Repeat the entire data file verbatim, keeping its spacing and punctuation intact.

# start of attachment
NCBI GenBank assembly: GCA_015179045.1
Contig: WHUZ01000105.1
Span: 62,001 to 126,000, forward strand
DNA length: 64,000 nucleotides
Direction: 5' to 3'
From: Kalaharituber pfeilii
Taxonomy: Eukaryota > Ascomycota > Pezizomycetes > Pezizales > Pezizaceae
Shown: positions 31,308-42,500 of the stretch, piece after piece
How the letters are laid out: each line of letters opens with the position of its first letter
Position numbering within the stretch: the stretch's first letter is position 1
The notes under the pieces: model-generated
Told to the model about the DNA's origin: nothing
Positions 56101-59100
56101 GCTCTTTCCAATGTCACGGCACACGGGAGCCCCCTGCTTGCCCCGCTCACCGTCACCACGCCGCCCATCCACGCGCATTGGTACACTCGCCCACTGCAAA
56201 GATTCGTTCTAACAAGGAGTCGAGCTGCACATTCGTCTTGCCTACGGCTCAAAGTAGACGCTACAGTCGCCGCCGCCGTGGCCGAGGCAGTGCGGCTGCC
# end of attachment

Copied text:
NCBI GenBank assembly: GCA_015179045.1
Contig: WHUZ01000105.1
Span: 62,001 to 126,000, forward strand
DNA length: 64,000 nucleotides
Direction: 5' to 3'
From: Kalaharituber pfeilii
Taxonomy: Eukaryota > Ascomycota > Pezizomycetes > Pezizales > Pezizaceae
Shown: positions 31,308-42,500 of the stretch, piece after piece
How the letters are laid out: each line of letters opens with the position of its first letter
Position numbering within the stretch: the stretch's first letter is position 1
The notes under the pieces: model-generated
Told to the model about the DNA's origin: nothing
Positions 56101-59100
56101 GCTCTTTCCAATGTCACGGCACACGGGAGCCCCCTGCTTGCCCCGCTCACCGTCACCACGCCGCCCATCCACGCGCATTGGTACACTCGCCCACTGCAAA
56201 GATTCGTTCTAACAAGGAGTCGAGCTGCACATTCGTCTTGCCTACGGCTCAAAGTAGACGCTACAGTCGCCGCCGCCGTGGCCGAGGCAGTGCGGCTGCC